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Punch, Brothers, Punch                         335
*'A blue trip slip for an eight-cent fare, a buff trip slip for a six-cent fare," and so on and so on, without peace or respite. The day's work was ruined — I could see that plainly enough. I gave up and drifted down-town, and presently discovered that my feet were keeping time to that relentless jingle. When I could stand it no longer I altered my step. But it did no good; those rhymes accommodated themselves to the new step and went on harassing me just as before. I returned home, and suffered all the afternoon; suffered all through an unconscious and unrefreshing dinner; suffered, and cried, and jingled all through the evening; went to bed and rolled, tossed, and jingled right along, the same as ever; got up at midnight frantic, and tried to read; but there was nothing visible upon the whirling page except " Punch! punch in the presence of the passenjare." By sunrise I was out of my mind, and everybody marveled and was distressed at the idiotic burden of my ravings—"Punch! oh, punch! punch in the presence of the passenjare !"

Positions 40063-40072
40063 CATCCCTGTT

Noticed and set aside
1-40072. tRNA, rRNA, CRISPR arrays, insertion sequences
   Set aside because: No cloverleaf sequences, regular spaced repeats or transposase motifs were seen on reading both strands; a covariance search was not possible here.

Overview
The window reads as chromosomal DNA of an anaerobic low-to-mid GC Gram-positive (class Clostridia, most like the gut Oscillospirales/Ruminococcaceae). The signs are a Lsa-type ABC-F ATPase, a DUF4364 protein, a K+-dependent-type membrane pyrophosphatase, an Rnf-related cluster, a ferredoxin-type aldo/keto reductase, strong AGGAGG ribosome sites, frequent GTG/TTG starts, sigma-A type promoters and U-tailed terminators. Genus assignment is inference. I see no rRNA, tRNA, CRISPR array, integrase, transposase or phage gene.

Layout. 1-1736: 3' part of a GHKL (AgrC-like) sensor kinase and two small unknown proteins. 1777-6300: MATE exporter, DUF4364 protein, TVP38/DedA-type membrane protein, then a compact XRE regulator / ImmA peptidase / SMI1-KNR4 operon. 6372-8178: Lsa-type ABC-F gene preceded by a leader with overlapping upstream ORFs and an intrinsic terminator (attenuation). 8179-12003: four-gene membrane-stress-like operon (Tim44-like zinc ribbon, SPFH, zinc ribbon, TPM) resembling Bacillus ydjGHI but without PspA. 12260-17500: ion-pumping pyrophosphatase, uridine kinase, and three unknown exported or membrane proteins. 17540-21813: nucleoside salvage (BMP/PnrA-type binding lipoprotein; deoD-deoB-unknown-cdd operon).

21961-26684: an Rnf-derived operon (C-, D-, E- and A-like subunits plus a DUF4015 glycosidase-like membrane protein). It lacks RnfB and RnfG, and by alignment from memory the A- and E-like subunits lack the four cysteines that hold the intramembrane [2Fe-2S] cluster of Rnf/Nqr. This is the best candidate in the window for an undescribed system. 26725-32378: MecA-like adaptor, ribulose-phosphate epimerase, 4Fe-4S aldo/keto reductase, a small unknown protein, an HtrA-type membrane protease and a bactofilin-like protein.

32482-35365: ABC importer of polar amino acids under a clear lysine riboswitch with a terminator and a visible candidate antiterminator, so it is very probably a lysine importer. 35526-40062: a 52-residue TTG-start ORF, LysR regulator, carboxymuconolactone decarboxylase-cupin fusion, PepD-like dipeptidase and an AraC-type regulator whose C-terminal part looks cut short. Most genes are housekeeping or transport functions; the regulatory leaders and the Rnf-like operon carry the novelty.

Two days later, on Saturday morning, I arose, a tot­tering wreck, and went forth to fulfill an engagement
with a valued friend, the Rev. Mr.-------, to walk to the
Talcott Tower, ten miles distant. He stared at me,
but asked no questions. We started. Mr.-------talked,
talked, talked — as is his wont. I said nothing;
I heard nothing. At the end of a mile, Mr.-------
" Mark, are you sick? I never saw a man look so haggard and worn and absent-minded. Say some­thing, do! "
Drearily, without enthusiasm, I said: "Punch, brothers, punch with care ! Punch in the presence of the passenjare!"
My friend eyed me blankly, looked perplexed, then said: